Canine histoplasmosis is a really harsh disease that can affect both lungs and the digestive system. Your dog may experience abdominal pain and diarrhea because these signs are the most typical of canine histoplasmosis.
But, it is difficult to tell whether or not Fido is suffering from colonic histoplasmosis because this disease shares a lot of stomach-related symptoms that occur in other digestive issues.
Perhaps we can find clues in the bloody diarrhea that is common in canine inflammatory bowel disease that we have previously described.
Dogs that are suffering from histoplasmosis may also experience persistent diarrhea with malabsorption and severe weight loss. Additionally, the dog’s temperature changes as it progresses into a high fever.
Mind you, canine gastrointestinal histoplasmosis is a rare condition that is almost exclusively present in hosts with compromised immune systems.
20. Intestinal Polyps And Tumors
Small growths known as bowel polyps can develop on the dog’s rectum or large intestine’s inner lining. Some dogs may have one intestinal polyp, while others may have more.
If your dog is suffering from long-lasting diarrhea or constipation, then it may be an indication of a larger colon polyp or even worse — cancer.
Dogs may develop small intestine cancer, which typically begins in the lining of the small intestine and has the potential to spread to other organs.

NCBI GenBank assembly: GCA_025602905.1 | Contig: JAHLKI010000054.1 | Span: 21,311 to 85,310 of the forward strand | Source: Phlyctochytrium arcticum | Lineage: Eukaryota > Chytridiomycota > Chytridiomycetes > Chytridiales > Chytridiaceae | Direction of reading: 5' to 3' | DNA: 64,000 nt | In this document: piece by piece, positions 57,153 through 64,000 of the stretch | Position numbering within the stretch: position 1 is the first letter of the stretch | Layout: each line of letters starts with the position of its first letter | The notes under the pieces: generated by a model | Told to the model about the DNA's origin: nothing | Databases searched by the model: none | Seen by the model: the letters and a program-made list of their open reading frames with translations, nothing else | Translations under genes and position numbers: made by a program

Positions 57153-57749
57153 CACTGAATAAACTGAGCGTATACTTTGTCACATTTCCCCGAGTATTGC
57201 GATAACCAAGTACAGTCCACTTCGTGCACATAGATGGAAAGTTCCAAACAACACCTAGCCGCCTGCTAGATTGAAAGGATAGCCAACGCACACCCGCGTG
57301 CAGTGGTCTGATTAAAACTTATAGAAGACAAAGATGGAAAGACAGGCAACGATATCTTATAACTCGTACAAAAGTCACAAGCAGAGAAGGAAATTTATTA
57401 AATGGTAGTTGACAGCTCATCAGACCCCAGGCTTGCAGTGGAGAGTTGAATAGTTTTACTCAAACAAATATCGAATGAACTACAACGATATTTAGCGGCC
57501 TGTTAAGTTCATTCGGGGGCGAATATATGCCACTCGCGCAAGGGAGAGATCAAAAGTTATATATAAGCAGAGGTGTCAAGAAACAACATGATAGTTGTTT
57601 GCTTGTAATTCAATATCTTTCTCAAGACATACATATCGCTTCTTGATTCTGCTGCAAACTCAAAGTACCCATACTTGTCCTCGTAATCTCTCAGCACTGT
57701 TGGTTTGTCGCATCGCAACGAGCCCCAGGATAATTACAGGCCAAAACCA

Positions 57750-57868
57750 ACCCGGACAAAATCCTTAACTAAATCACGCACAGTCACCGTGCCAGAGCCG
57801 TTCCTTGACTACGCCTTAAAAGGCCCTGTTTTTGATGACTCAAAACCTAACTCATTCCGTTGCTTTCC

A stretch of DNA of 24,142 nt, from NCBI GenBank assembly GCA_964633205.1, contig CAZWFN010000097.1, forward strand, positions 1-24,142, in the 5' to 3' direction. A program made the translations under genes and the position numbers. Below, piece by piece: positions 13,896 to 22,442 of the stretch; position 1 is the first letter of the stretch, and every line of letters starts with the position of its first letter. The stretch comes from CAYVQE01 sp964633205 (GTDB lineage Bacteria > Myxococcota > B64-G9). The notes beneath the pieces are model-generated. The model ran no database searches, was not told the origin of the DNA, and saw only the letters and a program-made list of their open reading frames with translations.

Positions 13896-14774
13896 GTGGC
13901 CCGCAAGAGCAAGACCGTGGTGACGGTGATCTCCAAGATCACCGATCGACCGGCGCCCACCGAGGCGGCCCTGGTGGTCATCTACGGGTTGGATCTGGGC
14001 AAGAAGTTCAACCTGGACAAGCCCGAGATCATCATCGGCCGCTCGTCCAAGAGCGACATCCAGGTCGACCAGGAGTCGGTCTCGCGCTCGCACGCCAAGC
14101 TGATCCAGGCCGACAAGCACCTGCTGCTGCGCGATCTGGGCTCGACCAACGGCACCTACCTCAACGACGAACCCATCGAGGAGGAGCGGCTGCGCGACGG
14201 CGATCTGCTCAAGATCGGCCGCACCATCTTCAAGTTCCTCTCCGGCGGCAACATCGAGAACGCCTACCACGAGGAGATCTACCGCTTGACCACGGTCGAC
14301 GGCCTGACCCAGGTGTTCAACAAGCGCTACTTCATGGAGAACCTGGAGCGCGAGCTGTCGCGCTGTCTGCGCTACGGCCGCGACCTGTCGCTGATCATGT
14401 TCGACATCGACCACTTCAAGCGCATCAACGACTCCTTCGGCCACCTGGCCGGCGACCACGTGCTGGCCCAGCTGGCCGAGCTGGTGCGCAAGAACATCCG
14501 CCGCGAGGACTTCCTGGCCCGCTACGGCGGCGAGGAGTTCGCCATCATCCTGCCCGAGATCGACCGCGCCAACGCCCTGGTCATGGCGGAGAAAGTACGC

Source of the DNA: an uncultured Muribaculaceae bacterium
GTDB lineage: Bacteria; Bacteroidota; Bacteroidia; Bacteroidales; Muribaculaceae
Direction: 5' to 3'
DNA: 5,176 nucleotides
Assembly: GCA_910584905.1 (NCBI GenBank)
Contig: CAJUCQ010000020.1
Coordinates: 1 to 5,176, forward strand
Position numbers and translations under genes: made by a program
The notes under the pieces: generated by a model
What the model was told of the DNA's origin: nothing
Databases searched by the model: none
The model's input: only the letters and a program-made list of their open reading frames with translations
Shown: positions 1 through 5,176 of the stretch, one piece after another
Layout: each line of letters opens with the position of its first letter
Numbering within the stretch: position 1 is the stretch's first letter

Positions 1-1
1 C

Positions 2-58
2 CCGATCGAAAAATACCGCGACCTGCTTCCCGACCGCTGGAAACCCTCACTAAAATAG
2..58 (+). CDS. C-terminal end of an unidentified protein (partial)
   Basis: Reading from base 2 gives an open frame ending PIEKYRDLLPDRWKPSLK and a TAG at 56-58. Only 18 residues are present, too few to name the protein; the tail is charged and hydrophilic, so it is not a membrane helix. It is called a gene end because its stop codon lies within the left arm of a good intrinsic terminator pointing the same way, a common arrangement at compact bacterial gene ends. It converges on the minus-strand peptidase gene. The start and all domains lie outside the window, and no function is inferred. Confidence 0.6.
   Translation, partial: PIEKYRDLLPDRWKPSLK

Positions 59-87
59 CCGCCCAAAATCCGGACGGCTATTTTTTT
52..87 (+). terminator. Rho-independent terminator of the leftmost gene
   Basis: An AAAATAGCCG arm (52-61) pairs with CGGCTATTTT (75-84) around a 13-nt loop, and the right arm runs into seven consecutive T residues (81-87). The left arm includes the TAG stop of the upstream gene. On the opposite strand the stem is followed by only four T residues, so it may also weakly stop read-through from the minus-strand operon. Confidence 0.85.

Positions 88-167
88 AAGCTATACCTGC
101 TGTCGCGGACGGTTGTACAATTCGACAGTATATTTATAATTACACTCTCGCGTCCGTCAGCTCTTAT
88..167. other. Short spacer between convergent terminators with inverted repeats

Canine intestinal tumors typically start in the duodenum or upper small intestine.
They can all lead to digestive system issues, runny stools, nausea, vomiting, and other common gastrointestinal signs we see in dogs.
What Are The Symptoms Of A Dog Pooping Clear Liquid?
All gastrointestinal problems in dogs have at least two things in common: vomiting and diarrhea. Now, vomit color and diarrhea color can vary, but the majority of dogs with such health problems have no time to waste.
Excessive diarrhea and vomiting can cause your Fido to rapidly lose weight which can lead to dehydration and intestinal malabsorption.
The simple stomach flu can become a life-threatening condition to your dog if you do not treat it on time. Now, I am not saying this to scare you, but in a way, I do want you to take this seriously.
Do not ignore any of these symptoms when your dog is pooping clear liquid:
1. Weight loss
2. Change in poop color
3. Loss of appetite
6. Loose stools
Many low-risk and high-risk digestive issues in dogs have these symptoms in common. So, it is best to approach each dog’s stomach problem as if it was the most serious and life-threatening condition (even though it does not have to be).